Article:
Less visible are the transplanted romances that continue to drift casually from lease to lease. There’s just something about an uprooted relationship that forces an announcement of its intentions.
And I've been listening carefully because in three weeks, my longtime boyfriend is planning to follow me to Los Angeles from our former home in D.C. My upbringing didn't supply a roadmap for this experience. After 20 years of marriage, my parents decided to pursue careers in different states as my brother and I felt our way through junior high. They spent the next 15 years racking up frequent flyer miles and squeezing in family time on weekends, holidays, and sabbaticals. They're still together, even if they spend most of their time apart.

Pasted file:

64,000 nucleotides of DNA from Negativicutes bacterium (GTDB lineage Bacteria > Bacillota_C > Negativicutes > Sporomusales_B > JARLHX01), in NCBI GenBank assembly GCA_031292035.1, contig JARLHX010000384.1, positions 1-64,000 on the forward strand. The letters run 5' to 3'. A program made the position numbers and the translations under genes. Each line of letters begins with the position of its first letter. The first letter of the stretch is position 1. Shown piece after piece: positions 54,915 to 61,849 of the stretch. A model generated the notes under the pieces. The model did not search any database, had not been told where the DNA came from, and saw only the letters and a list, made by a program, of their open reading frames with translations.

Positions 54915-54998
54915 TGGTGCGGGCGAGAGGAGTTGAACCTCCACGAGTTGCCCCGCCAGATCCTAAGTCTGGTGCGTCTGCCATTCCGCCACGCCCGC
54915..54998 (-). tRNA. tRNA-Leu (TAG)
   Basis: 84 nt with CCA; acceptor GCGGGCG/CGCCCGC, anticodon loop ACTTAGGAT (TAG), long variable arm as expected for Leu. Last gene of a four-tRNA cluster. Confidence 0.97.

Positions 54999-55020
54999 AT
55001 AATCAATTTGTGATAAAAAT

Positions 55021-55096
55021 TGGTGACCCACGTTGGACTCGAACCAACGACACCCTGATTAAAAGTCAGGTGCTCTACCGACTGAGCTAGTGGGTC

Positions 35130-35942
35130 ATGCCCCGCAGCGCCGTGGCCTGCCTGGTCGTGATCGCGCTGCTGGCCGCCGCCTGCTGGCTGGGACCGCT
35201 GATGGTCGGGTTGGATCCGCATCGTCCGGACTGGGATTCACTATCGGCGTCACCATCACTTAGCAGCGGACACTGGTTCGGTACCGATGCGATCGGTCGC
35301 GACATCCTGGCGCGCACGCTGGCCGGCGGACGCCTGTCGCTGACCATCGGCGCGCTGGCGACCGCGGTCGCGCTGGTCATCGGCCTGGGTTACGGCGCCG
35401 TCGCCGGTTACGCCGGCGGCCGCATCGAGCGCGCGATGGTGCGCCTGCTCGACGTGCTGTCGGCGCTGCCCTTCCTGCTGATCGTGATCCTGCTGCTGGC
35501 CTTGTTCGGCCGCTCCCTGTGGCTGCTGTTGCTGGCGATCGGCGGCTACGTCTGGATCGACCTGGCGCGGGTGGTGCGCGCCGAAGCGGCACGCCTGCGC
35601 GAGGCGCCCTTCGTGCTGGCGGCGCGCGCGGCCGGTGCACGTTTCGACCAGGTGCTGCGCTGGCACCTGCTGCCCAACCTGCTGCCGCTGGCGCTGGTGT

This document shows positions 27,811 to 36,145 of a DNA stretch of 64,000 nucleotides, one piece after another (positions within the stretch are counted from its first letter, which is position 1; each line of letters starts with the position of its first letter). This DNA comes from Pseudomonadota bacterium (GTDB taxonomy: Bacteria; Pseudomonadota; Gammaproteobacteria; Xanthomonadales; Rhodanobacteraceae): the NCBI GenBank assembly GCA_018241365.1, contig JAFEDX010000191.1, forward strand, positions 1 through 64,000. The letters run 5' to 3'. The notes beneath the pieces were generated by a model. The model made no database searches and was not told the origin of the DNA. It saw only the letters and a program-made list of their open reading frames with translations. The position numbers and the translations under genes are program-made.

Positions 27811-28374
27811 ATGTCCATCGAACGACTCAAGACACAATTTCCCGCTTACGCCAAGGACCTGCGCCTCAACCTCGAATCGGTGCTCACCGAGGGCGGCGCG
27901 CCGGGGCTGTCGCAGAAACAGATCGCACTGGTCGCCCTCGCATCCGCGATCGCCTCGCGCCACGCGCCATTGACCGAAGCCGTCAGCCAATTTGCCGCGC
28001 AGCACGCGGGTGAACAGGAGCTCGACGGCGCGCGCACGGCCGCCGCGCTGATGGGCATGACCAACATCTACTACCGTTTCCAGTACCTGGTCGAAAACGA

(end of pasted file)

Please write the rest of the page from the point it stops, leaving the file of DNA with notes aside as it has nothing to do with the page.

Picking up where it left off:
Sarah, who I met a couple of months after she ended up single in Washington, is just one of the friends who has counseled us on how this is supposed to work. Moving in with a boyfriend or girlfriend is "less enormous, less life-changing" for us than it was for previous generations, Sarah tells me. But when one partner risks social and professional success for coupled life in a new town, nebulous "eventual" plans suddenly crystalize into real commitments. "When you start to look at it through that prism," Sarah says, "things can get a little scary.”